Monday, 27 December 2010

Whingeing Aussies

It's been noticeable that few have expressed any sympathy for the Australian cricket team during their various trials and tribulations during the 2010 Ashes series.

So abject have they appeared, and so quick the fall in Ricky Ponting's star as a captain and as one of the best batsmen of his generation, that it would seem only human to express a modicum of pity for the Aussie team and its struggling skipper.

But several reasons have prevented me from feeling this way. Firstly, as was shown at Perth, it only takes a different track, a couple of England off days and the rub of the green for the Aussies to get right back into the series.

Secondly, Australia became so feared throughout the nineties and noughties because they were so ruthless. Leading into my third reason, another key trait, at least until 2005, was how unpleasant a team they were reputed to be.

The Aussies like to believe they're a little bit tougher, a little more stoic and generally more manly than their opponents – especially the Poms. The idea of English cricketers as perpetually whingey, self-indulgent and flaky has been a popular one for a couple of decades.

I think a number of myths sprung up in the 15 years or so when England were handed out repeated whuppings in Ashes series. That they were naturally more querulous, lacking in spirit and prone to complaining rather than getting on with the game were popular theories among the Aussie players (see Justin Langer's secret dossier) and press. No-one paused to wonder whether it was simply a case of having an inferior team.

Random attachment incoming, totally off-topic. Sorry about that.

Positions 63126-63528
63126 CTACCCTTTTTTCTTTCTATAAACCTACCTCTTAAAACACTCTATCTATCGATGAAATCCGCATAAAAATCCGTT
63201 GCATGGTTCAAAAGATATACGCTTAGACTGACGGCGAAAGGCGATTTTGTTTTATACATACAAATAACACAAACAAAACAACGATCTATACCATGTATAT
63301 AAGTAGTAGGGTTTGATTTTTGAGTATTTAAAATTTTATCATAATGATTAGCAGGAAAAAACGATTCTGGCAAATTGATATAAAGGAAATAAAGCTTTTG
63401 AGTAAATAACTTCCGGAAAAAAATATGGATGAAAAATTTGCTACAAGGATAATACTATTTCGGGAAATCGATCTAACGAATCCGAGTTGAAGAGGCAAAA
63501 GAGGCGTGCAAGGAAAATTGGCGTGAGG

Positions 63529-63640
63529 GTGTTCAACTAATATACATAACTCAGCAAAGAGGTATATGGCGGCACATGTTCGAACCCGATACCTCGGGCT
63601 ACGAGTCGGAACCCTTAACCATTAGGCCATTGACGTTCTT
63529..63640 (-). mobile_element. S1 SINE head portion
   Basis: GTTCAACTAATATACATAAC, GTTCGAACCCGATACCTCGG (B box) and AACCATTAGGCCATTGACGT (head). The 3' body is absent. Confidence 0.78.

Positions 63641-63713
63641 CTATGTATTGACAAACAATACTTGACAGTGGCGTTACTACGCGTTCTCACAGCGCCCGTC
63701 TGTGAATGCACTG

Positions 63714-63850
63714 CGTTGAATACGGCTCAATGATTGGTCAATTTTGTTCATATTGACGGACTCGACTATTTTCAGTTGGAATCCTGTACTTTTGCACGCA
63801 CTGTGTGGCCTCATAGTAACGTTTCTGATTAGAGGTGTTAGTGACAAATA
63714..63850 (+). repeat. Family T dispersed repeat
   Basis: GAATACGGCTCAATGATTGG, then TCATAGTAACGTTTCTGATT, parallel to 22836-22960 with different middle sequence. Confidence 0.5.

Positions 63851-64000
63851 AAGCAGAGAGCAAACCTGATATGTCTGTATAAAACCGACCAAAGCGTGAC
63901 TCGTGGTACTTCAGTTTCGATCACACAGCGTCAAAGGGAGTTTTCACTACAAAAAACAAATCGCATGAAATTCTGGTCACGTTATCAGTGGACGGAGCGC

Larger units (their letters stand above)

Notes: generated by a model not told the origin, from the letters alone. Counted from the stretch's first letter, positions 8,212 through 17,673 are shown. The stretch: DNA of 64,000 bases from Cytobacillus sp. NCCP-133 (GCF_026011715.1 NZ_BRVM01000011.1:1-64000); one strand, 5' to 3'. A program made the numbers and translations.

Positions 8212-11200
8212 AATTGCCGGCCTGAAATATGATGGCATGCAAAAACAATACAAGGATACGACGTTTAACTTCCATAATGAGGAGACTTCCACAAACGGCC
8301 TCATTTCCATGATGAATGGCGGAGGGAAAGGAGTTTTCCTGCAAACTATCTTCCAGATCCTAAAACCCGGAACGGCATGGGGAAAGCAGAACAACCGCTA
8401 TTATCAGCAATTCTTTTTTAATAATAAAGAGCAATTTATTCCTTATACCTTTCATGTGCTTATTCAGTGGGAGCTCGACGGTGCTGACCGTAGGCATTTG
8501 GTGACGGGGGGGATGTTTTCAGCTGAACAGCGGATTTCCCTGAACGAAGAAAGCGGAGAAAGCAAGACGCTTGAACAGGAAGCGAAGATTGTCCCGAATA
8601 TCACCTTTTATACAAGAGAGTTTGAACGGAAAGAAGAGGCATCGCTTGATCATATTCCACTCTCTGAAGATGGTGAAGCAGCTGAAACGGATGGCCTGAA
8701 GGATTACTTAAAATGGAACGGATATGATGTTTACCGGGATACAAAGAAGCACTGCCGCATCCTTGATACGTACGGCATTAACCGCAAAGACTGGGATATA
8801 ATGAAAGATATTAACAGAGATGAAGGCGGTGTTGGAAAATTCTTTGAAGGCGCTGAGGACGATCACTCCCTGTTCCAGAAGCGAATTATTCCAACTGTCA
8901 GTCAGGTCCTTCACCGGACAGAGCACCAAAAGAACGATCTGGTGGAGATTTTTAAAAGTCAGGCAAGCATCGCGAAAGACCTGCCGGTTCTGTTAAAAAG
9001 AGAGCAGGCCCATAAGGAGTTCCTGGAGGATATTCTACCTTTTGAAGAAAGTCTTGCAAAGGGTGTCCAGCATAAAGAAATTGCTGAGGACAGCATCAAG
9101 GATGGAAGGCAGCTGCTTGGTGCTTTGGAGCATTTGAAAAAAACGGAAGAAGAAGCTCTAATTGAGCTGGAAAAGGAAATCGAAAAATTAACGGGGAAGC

Now the boot is on the other foot. The behaviour of some in the Australian team during this series, particularly from the skipper, has been pretty disgraceful. It paid off in Perth, where the Aussies probably preferred to think of it as 'mental disintegration', but it's looked curiously like the whingeing that is apparently so despised down under in most of the other Tests.

To see Ponting continually complaining about bad decisions, good decisions, bad batting or good batting – continually whining at umpires and England players; the former for doing their job; the latter for doing their jobs well – has been appalling, amusing and vaguely pitiful by turn.

And while some of the England players are hardly the most likeable of sportspeople – Jimmy Anderson's perpetual sledging similarly ridiculous - Punter's behaviour has been among some of the worst on the international cricket stage for some time.

Understandable, perhaps, for a man probably facing the twilight of his career as an Aussie skipper to lose three Ashes series and possibly as a declining force with the bat – but there will be plenty of English cricket fans who will enjoy seeing Ponting, so long their tormentor, whingeing like the biggest bitch in cricket as England edge towards an Ashes win on Aussie soil.

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